Eight years ago Laurie Flynn and Michael Gillard wrote The Untouchables. It exposed the police corruption at the heart of Scotland Yard—and the criminal links between cops, News International and politicians.
Today, as the hackgate scandal is engulfing the entire political establishment, the book has been republished. The story of how two journalists began uncovering the corruption years ago is extraordinary.
Laurie described how he and Michael stumbled upon sprawling networks of police corruption “almost by accident”.
“We’d been looking at an arms deal involving British equipment being supplied to unpleasant people in Sierra Leone,” he said.
“We were told that there was no such deal and we found this rather difficult to believe.”
Two police officers understood to have been involved in the deal were committed for trial at Bow Street Magistrates Court under the Official Secrets Act. Laurie and Michael went along.
“During the committal proceedings there was a tape that the prosecution were very anxious should not be played in court,” said Laurie. “So naturally we became interested in what was on this tape.
“We met the two officers. They told us that the tape was of a discussion they’d been having about going to the Stephen Lawrence inquiry.
“They said they wanted to help his family understand the context of the failed and failing murder inquiries into the death of their son.
“That context involved corrupt policing in south east London. Naturally this interested us greatly and we thought, this is very important.”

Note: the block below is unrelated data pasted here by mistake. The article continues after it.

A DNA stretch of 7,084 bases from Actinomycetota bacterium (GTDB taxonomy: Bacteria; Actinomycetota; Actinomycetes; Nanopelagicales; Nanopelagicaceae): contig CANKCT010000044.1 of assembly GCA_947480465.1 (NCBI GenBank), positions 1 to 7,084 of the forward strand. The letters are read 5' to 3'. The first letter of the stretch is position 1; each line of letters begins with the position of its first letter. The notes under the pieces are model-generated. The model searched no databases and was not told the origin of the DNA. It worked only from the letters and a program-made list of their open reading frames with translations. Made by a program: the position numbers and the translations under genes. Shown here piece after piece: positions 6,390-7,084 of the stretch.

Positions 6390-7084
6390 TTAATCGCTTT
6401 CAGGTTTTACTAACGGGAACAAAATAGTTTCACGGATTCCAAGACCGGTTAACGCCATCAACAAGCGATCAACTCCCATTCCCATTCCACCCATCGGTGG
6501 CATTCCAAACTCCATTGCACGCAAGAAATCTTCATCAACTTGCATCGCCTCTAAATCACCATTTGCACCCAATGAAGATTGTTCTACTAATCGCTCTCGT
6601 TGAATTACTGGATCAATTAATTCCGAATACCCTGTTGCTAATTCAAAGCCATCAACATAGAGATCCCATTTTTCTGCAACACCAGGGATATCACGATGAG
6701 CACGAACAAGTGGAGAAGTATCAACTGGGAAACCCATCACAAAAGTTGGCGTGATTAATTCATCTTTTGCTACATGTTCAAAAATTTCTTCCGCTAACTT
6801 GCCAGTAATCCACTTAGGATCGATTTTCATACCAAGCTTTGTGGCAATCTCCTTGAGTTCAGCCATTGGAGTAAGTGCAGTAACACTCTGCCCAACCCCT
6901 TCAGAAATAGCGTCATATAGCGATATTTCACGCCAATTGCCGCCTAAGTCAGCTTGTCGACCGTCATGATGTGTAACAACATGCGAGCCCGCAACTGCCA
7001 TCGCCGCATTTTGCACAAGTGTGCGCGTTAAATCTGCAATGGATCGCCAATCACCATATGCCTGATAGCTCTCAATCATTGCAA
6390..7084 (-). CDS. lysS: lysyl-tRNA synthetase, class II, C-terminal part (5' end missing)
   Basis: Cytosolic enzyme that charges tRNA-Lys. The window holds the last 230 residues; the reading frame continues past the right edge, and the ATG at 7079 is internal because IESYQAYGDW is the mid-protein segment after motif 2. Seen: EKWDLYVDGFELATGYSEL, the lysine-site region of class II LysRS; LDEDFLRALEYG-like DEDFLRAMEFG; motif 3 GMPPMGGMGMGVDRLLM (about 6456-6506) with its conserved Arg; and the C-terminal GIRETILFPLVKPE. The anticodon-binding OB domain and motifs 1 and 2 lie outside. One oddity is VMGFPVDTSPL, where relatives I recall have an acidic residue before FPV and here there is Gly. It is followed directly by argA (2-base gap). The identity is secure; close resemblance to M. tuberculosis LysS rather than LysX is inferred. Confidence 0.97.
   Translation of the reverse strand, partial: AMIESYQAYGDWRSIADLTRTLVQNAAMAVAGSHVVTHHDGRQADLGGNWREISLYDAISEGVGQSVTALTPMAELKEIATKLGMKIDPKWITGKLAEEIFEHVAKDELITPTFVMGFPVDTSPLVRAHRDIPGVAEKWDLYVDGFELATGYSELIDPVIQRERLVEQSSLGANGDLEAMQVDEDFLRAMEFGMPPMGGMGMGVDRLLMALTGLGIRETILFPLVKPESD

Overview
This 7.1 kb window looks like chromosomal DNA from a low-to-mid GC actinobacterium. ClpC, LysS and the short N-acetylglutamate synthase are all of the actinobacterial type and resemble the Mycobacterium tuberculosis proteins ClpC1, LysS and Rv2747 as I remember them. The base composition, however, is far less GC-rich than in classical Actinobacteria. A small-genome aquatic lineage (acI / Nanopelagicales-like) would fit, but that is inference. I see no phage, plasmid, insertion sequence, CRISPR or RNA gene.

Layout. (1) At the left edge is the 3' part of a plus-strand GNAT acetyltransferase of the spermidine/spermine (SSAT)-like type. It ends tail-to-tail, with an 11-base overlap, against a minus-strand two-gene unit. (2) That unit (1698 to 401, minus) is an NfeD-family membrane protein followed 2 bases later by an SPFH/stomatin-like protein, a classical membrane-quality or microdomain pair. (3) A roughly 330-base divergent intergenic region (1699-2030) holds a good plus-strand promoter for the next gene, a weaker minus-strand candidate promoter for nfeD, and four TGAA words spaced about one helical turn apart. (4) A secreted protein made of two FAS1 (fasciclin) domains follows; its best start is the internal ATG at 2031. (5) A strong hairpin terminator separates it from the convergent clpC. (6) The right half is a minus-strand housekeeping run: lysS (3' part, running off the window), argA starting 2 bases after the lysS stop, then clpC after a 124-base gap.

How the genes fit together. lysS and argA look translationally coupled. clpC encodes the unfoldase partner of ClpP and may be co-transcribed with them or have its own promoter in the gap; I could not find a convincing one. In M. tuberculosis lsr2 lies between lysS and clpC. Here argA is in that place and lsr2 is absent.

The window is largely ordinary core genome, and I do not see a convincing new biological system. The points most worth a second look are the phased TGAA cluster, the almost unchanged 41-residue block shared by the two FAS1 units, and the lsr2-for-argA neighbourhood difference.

It turned out that the corruption that destroyed investigations into Stephen Lawrence’s murder was only the tip of the iceberg of what was going on in south east London.
Laurie said, “We found two other highly problematic unsolved murders in the same policing district. One was of the private detective Daniel Morgan. That connects very strongly to what’s going on with the Leveson inquiry.”
Daniel Morgan was murdered on 10 March 1987. His body was found in a car park in south east London with an axe buried in his head. Daniel Morgan was a private investigator. His family believe that he was about to reveal corrupt links between cops and News International.
Five police investigations have failed to convict anyone of his murder. The police have admitted corruption in the initial investigation.
Laurie said, “Daniel Morgan’s firm was taken over by the man who was supposed to be heading the investigation into his murder, Detective Sergeant Sidney Fillery.
“Fillery leaves the Met sick and joins the private detective firm—which becomes the News of the World’s chosen vehicle for all sorts of investigations, legal and illegal.
“This is an extraordinary state of affairs.”
Laurie also pointed to the murder of police informant and gangster David Norris. “Uncannily it’s the same name as one of the men jailed for murdering Stephen Lawrence,” he said. “David Norris the informant is some sort of relative of the gangster father of David Norris, the now convicted murderer.